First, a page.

Microscopic Theory of Fission at Finite Temperature

Jordan McDonnell, University of Tennessee, Knoxville

Photo of Jordan McDonnell

While a predictive, microscopic theory of nuclear fission has been elusive, advances in our understanding of nuclear structure are allowing us to make significant progress. Through nuclear energy density functional theory with an interaction fit only to ground state and isomeric observables, we calculate the fission barrier heights and spontaneous fission half-lives of several actinide nuclei. We find good agreement between our calculations and known experimental data, lending confidence to the predictions of our theory beyond experimentally measured nuclei. We also study the effects of temperature on the mass yields and hyperdeformed isomers of thorium-232 and uranium-232. While microscopic theories tend to underestimate the depth of the hyperdeformed isomer in these nuclei, we find that the isomers can be revealed by heating the systems to modest excitation energies.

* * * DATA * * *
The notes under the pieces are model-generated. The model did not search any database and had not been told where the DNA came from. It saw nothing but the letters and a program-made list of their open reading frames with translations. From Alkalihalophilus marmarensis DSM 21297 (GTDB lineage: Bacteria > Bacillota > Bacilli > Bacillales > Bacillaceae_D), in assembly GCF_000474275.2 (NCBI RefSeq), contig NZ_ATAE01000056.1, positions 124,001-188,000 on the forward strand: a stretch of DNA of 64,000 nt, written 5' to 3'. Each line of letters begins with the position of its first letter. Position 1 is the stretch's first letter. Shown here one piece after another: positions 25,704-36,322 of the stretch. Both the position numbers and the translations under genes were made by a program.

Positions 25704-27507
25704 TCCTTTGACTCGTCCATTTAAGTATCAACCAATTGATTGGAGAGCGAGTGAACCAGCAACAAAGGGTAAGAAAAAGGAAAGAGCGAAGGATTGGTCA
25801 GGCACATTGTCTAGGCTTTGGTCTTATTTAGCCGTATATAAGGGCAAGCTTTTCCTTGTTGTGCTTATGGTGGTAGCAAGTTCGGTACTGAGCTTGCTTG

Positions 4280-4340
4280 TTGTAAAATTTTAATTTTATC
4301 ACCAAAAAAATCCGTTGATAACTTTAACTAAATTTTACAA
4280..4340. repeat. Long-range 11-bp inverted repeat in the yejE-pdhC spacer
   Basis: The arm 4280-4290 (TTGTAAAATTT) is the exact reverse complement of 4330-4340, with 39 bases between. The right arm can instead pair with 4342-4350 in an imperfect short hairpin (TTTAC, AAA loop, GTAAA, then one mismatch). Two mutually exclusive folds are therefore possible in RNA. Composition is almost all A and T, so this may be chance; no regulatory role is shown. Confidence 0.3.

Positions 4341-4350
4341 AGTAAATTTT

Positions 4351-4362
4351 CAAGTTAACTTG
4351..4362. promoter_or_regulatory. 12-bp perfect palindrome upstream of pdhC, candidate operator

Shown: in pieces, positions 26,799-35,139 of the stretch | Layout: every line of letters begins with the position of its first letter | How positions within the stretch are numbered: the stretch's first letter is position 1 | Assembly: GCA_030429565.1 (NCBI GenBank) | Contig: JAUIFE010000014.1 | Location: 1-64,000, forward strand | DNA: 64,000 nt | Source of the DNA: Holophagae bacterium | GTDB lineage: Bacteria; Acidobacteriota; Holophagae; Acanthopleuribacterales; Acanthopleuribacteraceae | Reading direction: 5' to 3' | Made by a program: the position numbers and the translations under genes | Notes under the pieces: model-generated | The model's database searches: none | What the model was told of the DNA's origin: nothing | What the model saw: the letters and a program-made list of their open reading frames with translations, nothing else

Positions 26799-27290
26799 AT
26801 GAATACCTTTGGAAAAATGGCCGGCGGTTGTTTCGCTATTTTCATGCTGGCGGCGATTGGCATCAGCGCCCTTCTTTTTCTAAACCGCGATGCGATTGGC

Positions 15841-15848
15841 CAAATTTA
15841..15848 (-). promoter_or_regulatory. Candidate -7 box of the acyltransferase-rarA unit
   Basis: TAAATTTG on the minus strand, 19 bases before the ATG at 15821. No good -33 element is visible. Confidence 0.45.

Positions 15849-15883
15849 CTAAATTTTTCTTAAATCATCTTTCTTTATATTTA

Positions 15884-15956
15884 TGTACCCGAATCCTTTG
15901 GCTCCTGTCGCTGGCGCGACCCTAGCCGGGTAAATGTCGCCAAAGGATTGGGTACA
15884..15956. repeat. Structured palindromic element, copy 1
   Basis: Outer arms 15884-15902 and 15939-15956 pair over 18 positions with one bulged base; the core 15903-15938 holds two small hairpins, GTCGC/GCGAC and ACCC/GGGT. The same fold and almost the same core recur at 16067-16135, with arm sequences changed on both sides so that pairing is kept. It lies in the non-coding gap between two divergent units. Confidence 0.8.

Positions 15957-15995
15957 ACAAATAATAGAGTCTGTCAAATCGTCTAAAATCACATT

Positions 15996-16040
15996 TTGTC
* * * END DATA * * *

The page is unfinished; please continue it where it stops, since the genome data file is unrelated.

Abstract Author(s): J. McDonnell, W. Nazarewicz, M. Kortelainen, N. Schunck, J.A. Sheikh, M.V. Stoitsov